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Acanthicus adonis ISBRÜCKER & NIJSSEN, 1988

Polka Dot Lyre Tail Pleco


Order: Siluriformes Family: Loricariidae


Described from the lower rio Tocantins near the city of Cametá, Pará state, northern Brazil and occurs throughout the lower part of that system. Although definitive details are lacking, it’s also thought to range throughout much of the Amazon basin with similar-looking fishes being exported from as far afield as Peru.


Mostly inhabits slower-moving sections of rivers and tributaries and apparently often associated with human settlements.

Maximum Standard Length

600 – 1000 mm; captive specimens measuring towards the upper end of this range are very rare, though the lower figure is certainly attainable.

Aquarium SizeTop ↑

For an adult specimen aquarium base dimensions in excess of 600 cm x 200 cm are required, meaning this species is largely unsuitable for private aquaria.


Prefers dim lighting and access to refuges in the form of driftwood, large rocks or lengths of plastic piping. Juveniles can be kept in planted aquaria but adults are likely to consume or uproot any vegetation. An enormous filtration system and dedicated regime of water changes will also be required and maintenance of high dissolved oxygen levels is mandatory given the species‘ natural habitat and the fact that unlike some relatives it cannot respire atmospheric oxygen.

Water Conditions

Temperature: 23 – 30 °C

pH: 6.0 – 7.5

Hardness: 36 – 215 ppm


This species is a generalised detrivore, so offer a varied diet comprising dried, frozen and live foods including sinking tablets, wafers, slices of fruit and vegetables plus meatier fare such as bloodworm, earthworms, prawns, cockles and lancefish. In nature it is reputed to occur close to settlements and feed on human refuse/organic waste at some localities.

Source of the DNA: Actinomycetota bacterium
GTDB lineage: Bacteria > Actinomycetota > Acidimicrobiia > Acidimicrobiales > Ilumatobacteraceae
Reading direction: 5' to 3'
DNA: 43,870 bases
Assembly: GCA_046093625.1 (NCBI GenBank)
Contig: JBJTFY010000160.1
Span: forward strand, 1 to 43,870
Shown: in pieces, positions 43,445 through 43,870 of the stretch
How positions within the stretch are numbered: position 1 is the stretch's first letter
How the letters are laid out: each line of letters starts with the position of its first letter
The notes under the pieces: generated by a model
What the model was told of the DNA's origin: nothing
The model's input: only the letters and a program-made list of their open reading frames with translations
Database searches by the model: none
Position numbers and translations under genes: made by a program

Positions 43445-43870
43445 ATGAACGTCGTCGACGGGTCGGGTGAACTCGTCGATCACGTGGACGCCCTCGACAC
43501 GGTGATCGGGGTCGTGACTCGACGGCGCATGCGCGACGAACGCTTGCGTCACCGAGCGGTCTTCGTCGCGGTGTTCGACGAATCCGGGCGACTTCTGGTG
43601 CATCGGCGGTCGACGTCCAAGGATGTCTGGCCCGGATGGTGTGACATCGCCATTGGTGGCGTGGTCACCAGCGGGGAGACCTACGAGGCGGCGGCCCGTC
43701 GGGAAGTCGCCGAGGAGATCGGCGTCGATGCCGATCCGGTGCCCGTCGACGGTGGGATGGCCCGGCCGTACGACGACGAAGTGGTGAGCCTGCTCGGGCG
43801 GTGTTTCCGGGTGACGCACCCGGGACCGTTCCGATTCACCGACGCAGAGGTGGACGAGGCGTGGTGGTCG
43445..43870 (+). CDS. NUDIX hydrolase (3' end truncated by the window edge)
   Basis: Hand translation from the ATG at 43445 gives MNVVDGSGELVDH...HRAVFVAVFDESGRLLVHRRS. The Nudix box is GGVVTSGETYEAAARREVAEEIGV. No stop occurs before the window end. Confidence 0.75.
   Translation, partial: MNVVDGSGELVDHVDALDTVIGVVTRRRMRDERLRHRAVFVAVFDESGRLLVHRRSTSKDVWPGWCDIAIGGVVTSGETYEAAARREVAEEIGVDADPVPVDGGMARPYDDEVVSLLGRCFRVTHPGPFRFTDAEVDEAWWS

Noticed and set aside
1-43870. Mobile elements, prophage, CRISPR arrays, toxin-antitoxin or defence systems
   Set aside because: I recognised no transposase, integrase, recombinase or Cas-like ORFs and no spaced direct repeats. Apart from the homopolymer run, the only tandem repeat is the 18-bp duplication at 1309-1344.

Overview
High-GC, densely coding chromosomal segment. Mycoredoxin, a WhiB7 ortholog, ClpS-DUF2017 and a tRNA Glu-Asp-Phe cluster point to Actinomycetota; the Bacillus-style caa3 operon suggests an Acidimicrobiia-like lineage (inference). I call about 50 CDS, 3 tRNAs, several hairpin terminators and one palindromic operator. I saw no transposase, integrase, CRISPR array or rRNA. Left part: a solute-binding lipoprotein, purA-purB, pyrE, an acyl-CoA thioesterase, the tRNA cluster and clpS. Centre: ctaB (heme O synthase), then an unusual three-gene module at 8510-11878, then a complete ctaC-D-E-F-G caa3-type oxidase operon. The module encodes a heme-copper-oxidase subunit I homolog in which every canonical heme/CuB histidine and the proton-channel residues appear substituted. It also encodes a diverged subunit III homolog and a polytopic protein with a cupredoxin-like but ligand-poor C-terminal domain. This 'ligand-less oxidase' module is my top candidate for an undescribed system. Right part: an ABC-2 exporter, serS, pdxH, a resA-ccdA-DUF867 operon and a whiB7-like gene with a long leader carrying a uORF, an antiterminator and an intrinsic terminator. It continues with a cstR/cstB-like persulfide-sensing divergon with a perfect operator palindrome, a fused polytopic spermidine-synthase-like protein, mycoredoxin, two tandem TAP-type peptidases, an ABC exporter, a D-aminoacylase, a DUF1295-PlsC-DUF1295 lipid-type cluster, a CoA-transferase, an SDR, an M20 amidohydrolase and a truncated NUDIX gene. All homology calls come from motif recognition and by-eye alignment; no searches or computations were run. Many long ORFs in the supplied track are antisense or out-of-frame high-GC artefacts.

Growth may be inhibited if meal size and feeding frequency are insufficient. When purchasing loricariid catfishes, check that the belly and/or eyes do not appear sunken since these are typical signs of malnourishment.

Behaviour and CompatibilityTop ↑

Juveniles tend to be quite peaceful but become more territorial and aggressive as they mature, meaning adults should be maintained singly and unless the aquarium is of public aquaria magnitude, in the absence of other substrate-dwellers. The most suitable tankmates are large, robust, pelagic fishes from genera such as Cichla, Osteoglossum, Brycon, Acestrorhynchus, etc.

Sexual Dimorphism

Males may develop more extensive odontal growth on the pectoral rays, cheeks and body and exhibit more territorial behaviour once sexually mature. The most reliable method is examination of the genital papilla, which in males is comparatively blunter in shape.


Has been achieved but little information is available. Apparently a cave spawner with the male responsible for guarding and tending the eggs.

NotesTop ↑

Despite its patent unsuitability as an aquarium subject attractively-coloured juvenile specimens of this species are traded in quite large numbers, although the scarcity of privately-maintained adults would suggest that most fail to reach their potential. The striking, spotted patterning also disappears as this species matures, and since it also becomes increasingly bellligerent with age it can only be recommended to owners of the largest private aquaria or tropical ponds. There exists an albino form which is available from time-to-time, and another variant exhibits wave-like patterning on the body which is particularly visible on the ventral surface.

The genus Acanthicus currently comprises just two species but there exist a handful of undescribed ones, some of which have been exported for the aquarium hobby. Members are most easily characterised by lacking an adipose fin plus possessing extensive keels along the flanks as well as a greatly-extended pterotic-supracleithrum, a bony formation comprising fused pterotic, posttemporal, and supracleithrum bones and located just above the pectoral girdle. All are extremely spiny meaning extreme care should be taken when netting or otherwise handling them as they can easily become entangled in the mesh of aquarium nets or cause physical injury.